A Revere police officer had no legal right to enter a motel room and seize a loaded handgun and marijuana even though a woman in the room had let the officer in, a divided Supreme Judicial Court ruled today in a decision written by Governor Deval Patrick's nominee for chief justice.
Writing for the majority in the 5-2 decision, Justice Roderick L. Ireland concluded that it was unreasonable for Officer Mark Desimone to believe that an unidentified woman who answered the door at the Ocean Lodge, possibly under the influence of drugs, had the authority to let him enter the room on August 2005.
As a result, officers had no right to seize a .38-caliber revolver from a trash barrel as well as a quantity of marijuana, the court ruled. The decision reverses a ruling by a state Appeals Court panel and throws out the evidence against Jose M. Lopez, the guest arrested in the case, who has been awaiting trial.
``We conclude that, on the facts of this case, it was not objectively reasonable for Desimone to have thought that the woman who came to the door had the authority to permit him to enter,'' Ireland wrote on behalf of the high court. ``Consequently, there was no valid consent to justify the warrrantless entry into the defendant's home, and the entry violated'' Article 14 of the state Constitution.
Captain Michael Murphy, a spokesman for the Revere police, criticized the ruling, saying it was unrealistic to expect a police officer to grill a person who opens the door, particularly when the officer wasn't intending to search premises. Desimone had gone to the room under the impression that the motel manager was staying there.
``I don't want to be disrespectful of the court, but it just doesn't seem to be practical to be closely scrutinizing the person who allows you in the door,'' Murphy said. ``From a police officer's perspective, it's a disappointing ruling.''
But Lopez's court-appointed lawyer, Andrea Petersen, said the decision reflected common sense.
``The police have to have a reasonable belief that somebody is giving them the authority to enter,'' she said. ``If the woman comes to the door, and the police themselves admit she looks as though she might have been on drugs, then I think it's unreasonable to assume she had the authority to let them in.''
Petersen said she was surprised that a divided Appeals Court panel had concluded last year that Desimone had obtained the evidence legally, reversing a Chelsea district court judge who tossed the evidence.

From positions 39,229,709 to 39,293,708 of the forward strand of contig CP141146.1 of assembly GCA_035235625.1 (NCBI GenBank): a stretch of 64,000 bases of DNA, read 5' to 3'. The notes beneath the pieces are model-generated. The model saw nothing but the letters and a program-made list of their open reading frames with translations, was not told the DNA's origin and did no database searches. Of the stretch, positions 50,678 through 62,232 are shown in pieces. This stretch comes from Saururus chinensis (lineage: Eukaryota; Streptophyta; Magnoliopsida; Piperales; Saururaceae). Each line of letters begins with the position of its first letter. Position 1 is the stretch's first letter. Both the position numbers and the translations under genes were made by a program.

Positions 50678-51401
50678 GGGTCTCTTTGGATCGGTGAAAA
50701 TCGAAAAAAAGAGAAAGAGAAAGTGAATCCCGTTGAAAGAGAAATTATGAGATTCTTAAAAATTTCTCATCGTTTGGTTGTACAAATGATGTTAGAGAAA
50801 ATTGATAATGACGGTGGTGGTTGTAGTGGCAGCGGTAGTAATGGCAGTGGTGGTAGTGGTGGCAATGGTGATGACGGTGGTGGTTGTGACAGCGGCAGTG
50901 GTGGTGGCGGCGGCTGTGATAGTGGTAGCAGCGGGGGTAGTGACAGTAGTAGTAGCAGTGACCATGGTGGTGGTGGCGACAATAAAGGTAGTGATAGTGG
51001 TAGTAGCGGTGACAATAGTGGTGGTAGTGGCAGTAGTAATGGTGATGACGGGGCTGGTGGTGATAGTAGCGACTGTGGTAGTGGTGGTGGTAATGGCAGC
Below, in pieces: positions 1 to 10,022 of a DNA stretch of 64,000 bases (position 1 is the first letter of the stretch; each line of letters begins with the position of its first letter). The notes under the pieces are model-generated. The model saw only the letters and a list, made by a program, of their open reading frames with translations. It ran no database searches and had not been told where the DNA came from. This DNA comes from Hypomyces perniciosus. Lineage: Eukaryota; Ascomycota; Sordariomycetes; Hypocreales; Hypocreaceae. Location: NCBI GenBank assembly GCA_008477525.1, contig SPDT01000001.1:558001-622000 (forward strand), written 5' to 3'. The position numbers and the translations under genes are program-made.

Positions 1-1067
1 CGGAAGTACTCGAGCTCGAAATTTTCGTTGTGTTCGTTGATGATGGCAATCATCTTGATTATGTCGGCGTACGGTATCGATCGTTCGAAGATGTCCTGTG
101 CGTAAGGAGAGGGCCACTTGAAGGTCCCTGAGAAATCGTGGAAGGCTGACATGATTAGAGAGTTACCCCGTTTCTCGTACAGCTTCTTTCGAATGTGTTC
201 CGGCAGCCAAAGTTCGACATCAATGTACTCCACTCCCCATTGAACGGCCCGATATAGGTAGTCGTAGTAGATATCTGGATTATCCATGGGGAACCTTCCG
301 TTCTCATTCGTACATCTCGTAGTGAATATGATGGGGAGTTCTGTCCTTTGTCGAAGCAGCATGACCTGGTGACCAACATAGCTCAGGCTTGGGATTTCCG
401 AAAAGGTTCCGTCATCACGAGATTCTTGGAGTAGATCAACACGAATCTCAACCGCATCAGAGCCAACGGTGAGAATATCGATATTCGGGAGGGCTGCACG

The ruling stems from an incident late on the night of Aug. 30, 2005, at the two-story, 40-room motel, which had a notorious reputation for drug-dealing, drug abuse, and violence.
Desimone had regularly visited the motel while on patrol and checked the guest log with the manager, whom he knew as Victor, to see whether anyone staying there was wanted.
On the night in question, Desimone went to what he thought was the manager's room, number 138, to retrieve a discarded hypodermic needle that Victor had asked him to pick up, the ruling said. Desimone, who was dressed in uniform, knocked on the door, and a woman opened it. The officer asked if Victor was there, said the ruling.
Desimone testified at an evidentiary hearing in district court that the woman looked at him ``funny -- like a deer in the headlights type of look,'' and replied, ``I don't know.''
Desimone showed her a needle disposal canister he was holding, said, ``Can I come in?'' She said, ``Yeah, sure.'' She look as though she might have been on drugs, Desimone testified.
Once inside, Desimone saw spotted three men sitting on a bed with what appeared to be marijuana, said the ruling. Then Desimone spotted another man in the far corner of the room and heard a loud thump that came from a metal trash can near that man. When Desimone looked inside the can, he found the gun.
The man was Lopez, who was charged with multiple crimes, including carrying a firearm without a license and possession of marijuana.
On the beat
Columnist Shirley Leung says Boston mayor-elect Martin J. Walsh should focus on middle-class housing. Read more